A 2500 year old mummy that had some amazing tattoos.
NO FUCKING WAY.
YO HOLD ON.
IT GETS BETTER.
This mummy, found in the Altai mountains of Siberia, is actually that of a young woman who died at about the age of twenty-five; she is thought to have been a member of the Pazyryk tribe.
She was buried with six horses and two similarly-tattooed men (the horned griffon that decorates her shoulder also appears on the man buried closest to her, covering most of his right side), possibly escorts. She was also wearing a horse-hair wig, silk, and elaborate boots, which is all a level of ceremony that would have likely only been accorded to a woman of high rank. You didn’t get inked like this unless you were very important, and had worked your way up to that importance.
…Hence, of course, the references to her by researchers as ‘The Ukok Princess,’ although due to the lack of weapons in her grave they have concluded that the woman was in fact a healer or a storyteller.
And now I’m all consumed with curiosity: Who was she? What amazing things did she accomplish? Why these symbols, and what did they mean? Who were the two men alongside her?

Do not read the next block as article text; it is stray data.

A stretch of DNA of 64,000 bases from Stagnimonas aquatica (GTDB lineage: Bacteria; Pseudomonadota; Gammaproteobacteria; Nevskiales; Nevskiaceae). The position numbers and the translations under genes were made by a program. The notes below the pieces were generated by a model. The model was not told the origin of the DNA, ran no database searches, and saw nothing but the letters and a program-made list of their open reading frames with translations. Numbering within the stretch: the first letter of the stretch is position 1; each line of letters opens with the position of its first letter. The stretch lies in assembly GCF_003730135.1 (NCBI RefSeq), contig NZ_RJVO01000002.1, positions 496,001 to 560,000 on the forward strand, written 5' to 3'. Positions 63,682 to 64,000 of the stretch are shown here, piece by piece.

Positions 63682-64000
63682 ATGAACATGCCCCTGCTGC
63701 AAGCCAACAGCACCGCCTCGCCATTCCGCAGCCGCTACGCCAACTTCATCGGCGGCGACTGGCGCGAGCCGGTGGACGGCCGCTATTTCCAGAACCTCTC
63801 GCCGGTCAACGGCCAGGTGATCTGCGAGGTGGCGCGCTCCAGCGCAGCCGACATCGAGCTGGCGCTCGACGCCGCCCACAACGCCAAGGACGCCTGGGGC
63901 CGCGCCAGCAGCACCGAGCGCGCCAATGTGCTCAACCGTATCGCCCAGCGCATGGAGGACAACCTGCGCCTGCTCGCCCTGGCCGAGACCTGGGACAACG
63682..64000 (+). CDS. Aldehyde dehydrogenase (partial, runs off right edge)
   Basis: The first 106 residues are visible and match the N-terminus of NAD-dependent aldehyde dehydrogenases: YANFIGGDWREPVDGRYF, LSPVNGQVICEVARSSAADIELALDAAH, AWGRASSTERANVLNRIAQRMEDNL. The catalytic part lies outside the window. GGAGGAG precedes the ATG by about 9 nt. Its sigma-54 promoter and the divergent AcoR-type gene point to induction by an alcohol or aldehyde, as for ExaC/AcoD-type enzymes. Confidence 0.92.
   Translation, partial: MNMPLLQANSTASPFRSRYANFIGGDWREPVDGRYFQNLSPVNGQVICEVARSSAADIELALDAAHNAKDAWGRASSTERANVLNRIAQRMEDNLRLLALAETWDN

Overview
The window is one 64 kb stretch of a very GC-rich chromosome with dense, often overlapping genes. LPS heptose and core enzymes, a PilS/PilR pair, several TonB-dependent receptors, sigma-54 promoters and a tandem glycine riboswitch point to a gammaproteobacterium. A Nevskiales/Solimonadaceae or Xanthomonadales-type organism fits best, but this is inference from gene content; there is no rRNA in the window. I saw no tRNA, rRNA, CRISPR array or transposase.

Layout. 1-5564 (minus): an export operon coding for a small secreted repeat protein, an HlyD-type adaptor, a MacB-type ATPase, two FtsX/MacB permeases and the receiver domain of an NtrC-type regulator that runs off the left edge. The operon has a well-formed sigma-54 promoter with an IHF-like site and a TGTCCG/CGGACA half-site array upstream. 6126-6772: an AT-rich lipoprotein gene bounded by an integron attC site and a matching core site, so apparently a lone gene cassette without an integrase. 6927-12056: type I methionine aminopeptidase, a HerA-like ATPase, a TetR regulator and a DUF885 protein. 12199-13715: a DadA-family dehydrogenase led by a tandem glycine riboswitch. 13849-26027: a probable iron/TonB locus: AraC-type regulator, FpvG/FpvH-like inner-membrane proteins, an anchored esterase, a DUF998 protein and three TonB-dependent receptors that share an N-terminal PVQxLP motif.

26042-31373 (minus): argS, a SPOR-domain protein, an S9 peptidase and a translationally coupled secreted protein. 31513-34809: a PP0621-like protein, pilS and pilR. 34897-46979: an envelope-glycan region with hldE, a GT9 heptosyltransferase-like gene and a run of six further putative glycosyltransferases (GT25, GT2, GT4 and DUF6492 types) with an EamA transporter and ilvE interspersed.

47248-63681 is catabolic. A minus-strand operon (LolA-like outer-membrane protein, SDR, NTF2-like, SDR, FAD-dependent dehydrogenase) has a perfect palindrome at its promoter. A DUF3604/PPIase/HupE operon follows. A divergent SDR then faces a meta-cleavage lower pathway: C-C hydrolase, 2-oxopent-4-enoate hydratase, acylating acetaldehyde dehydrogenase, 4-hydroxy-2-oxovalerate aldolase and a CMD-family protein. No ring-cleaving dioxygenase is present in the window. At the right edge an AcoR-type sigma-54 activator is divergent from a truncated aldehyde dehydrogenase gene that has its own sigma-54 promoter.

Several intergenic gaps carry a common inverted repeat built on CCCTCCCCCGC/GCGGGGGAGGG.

The most informative article about it can be found here, although I would completely eat up any other information you guys could find.
Closed Eyelids: Thankfulness
Tip of nose: Good luck
Cheek: Happy to see you
Earlobe/Neck: “I want you” , Lust, Desire
Top of hand: Respect, loyalty
Computer screen: I love you but I can’t ever have you (because you’re not real)
that last one though
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Lion Survives for 3 Years with Neck Caught in Snare in Mikumi National Park, Tanzania
A young male lion caught in a snare which slowly tightened around his neck as he grew older has been saved after a rescue operation was launched.
The lion was first spotted trapped in the snare in Mikumi National park in Tanzania back in 2009 but several attempts to rescue him failed.
After three years, the cord had become so tightly wrapped around the lion’s neck that he was left unable to hunt and his gaping wound attracted flies and infection. The young animal would soon have been lying in agony in the African bush facing a certain death. But thanks to coverage in the Daily Mail earlier this year, an operation to sedate the lion and remove the snare was launched.
Read more here
“Obsession”, Natasha Poly by Panos Yiapanis for Muse #19